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The bulk of my practice as a sexologist is supporting couples with mismatched libidos achieve a more balanced sex life.

In many healthy relationships one partner desires sex more than the other. Unfortunately, many people feel that there is something wrong with them if they don’t want sex as much as their partner and can feel shame around having what is typically termed a “low libido”.

Society teaches very little accurate information about human sexuality. Many of the trending myths teach people that what they are experiencing in their bodies is not normal.

One of these myths is that a low libido is a shameful sexual dysfunction that needs to be fixed.  And that a high libido is the goal that everyone should achieve.

Rephrasing sex-negative terms.

In an effort to disseminate accurate information about human sexuality I often like to change words and phrases to reduce their potential of creating shame.  One of these phrases is low libido.  Low libido has a bad connotation.  It implies that the person with the high libido has the correct libido (we may unconsciously or consciously associate high with better) and the person with the low libido has the wrong libido.  Those who have diagnosed themselves with low libido often feel badly about themselves.  When we meet in session it can take awhile to assuage the fears of the person with the low libido and help them understand what is actually happening in their body and that it is normal.

This is why I have made a powerful pivot in how I discuss libido.

Slow libido is a more accurate term.

Let’s throw away the term low libido and introduce the term slow libido. A slow libido  takes a little more time to get going than a fast libido but it is no better or worse than a quick libido.  The only thing that is different between the two is that the quick libido turns on within a shorter duration of time.  A quick libido doesn’t need as much stimulation to get going.  On the other hand a slow libido may enjoy a little more warming up, the right context and subtle seduction and patience.  With the right care and the right tools a slow libido can simmer and come to a roiling boil!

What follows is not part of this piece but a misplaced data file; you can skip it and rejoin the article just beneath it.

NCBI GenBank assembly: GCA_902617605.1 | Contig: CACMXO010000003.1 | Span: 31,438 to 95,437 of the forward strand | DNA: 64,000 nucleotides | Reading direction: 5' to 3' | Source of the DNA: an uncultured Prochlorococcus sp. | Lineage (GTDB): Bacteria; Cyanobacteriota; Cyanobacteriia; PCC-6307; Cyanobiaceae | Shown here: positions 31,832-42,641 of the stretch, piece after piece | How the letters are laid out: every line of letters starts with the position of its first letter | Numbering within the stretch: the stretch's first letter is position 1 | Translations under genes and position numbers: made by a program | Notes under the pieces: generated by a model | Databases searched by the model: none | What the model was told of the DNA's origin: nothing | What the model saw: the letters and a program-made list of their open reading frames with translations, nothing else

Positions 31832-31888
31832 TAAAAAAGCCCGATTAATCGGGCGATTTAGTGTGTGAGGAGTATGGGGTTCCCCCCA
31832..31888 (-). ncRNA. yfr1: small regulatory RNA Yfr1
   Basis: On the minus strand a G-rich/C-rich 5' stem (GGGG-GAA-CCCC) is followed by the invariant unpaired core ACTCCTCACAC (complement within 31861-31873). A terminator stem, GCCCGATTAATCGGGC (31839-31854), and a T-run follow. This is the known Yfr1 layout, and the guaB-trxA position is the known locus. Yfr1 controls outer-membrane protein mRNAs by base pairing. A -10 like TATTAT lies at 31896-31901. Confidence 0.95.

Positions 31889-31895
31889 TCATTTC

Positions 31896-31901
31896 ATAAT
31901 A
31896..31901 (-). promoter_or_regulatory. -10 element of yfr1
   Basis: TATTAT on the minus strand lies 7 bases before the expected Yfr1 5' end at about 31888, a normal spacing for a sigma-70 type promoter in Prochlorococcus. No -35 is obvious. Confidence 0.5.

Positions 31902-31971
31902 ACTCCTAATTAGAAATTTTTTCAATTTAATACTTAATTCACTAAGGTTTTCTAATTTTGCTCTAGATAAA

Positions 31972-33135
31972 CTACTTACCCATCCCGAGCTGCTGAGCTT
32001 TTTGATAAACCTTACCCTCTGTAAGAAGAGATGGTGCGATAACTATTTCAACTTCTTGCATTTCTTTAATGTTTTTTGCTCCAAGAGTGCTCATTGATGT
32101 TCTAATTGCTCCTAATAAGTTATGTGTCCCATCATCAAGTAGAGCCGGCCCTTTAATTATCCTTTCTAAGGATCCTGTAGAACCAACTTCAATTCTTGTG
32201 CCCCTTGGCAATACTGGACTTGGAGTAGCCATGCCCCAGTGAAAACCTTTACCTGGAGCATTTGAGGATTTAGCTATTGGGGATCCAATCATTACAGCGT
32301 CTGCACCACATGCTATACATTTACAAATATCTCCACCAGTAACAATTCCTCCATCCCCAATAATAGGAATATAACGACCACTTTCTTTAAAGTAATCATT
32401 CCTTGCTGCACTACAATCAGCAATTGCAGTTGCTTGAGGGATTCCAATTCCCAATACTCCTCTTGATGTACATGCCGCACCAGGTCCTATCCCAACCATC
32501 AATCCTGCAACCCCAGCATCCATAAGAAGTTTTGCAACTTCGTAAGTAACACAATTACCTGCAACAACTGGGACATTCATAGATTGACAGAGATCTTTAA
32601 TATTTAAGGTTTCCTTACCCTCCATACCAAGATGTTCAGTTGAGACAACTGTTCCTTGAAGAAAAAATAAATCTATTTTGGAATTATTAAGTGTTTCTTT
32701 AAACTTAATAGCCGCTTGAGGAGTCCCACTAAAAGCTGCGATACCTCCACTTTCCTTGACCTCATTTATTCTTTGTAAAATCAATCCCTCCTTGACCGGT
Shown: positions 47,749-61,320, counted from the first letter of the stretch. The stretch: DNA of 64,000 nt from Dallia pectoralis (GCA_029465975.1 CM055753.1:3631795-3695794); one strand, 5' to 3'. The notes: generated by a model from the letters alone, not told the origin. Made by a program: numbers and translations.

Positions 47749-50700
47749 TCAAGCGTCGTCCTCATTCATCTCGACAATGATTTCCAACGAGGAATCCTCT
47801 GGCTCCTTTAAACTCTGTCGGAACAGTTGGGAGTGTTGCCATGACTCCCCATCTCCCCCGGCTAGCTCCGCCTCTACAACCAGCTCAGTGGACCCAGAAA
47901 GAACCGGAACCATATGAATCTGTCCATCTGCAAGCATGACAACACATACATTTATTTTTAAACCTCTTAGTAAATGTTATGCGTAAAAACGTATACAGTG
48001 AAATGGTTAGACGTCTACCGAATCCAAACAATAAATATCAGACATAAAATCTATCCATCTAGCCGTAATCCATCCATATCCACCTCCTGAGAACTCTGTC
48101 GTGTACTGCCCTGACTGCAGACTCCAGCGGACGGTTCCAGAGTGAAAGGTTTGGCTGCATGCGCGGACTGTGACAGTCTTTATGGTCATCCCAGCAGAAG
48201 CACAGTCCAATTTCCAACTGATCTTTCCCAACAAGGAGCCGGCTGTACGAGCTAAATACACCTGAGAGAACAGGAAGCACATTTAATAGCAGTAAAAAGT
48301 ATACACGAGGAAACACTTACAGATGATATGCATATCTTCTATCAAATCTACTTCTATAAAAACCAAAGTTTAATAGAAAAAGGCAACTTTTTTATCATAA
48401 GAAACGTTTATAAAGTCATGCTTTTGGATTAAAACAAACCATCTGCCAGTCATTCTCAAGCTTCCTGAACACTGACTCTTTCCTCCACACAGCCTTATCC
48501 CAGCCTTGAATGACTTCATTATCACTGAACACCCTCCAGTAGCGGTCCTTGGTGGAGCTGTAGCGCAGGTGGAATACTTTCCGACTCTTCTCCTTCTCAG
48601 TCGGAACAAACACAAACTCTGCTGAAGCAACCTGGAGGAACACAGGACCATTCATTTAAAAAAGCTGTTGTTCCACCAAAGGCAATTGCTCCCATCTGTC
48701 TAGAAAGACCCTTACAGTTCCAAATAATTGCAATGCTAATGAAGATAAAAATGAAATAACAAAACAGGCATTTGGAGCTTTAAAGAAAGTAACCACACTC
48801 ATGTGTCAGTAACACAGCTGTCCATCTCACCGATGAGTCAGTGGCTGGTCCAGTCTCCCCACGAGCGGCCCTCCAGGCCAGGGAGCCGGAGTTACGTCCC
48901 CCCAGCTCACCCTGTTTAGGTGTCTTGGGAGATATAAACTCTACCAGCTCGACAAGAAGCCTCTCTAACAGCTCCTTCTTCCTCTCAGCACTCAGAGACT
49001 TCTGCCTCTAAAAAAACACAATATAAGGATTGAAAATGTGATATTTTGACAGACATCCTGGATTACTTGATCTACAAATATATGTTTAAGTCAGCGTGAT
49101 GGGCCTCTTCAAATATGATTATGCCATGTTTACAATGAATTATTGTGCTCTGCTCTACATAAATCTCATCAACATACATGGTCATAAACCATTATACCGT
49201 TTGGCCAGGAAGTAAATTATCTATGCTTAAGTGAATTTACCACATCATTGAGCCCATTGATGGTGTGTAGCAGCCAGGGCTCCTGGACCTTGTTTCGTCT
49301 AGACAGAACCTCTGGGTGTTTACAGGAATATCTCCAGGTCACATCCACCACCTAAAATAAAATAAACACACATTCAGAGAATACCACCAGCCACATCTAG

One is not better than the other.

Regardless of your libido being slow or fast, you are normal. It is totally normal to need a little extra to get going or to need the right atmosphere.  This is just how some people are.

We do everything very fast in our society including sex.  For those who take longer to come to a boil the expectation that you must turn-on quickly, feel horny all the time and strive towards a quick libido may make you feel like you are being left out of the sex equation all together.

What is the solution?

First, everyone just calm down. Slightly kidding here but actually it’s true.  We could all use some slowing down, calming down, and creating spaces for slow, luxurious sex with lots of fun foreplay and time for folks to enjoy themselves.

Second, the person with the slow libido has a huge gift.  They have the gift of teaching their partner about the nuances of sexuality.  Sometimes, the quick libido partner can miss out on all the delights of foreplay, making out, erotic massage, and delicious sensuality.  So, slow down and try a difference cadence of sexual intimacy.

Third, it’s all about trial and error.  There is no one size fits all and for those with a slow libido it may take trying different things out to see what works.  For some they need the setting to be just so (often with chores and family matters handled before even thinking of sex).  For others they need a long intimate conversation.  You will find what brings your slow libido to it’s boiling point through keeping an open mind and being a sensual researcher.

Bottom line is that you are normal.

I have seen in my practice time and time again that with some gentle perspective changes, learning about your sexuality and trying new things as a couple the mismatched libidos can become more matched. Slow is great! Quick is great! And, there is a happy middle ground.

To see if working together would benefit your relationship at this time please reach out to book a free consultation call.

All the best!

Dr. Any


Dr. Anya

Dr. Anya is a sexuality expert with over 25 years experience working with individuals, couples, and groups. Dr. Anya has a Doctor of Human Sexuality degree and is a certified sex educator and certified sexologist. Dr. Anya has a private practice in the San Francisco Bay Area working with individuals and couples and invites straight and LGBTQ people into her practice.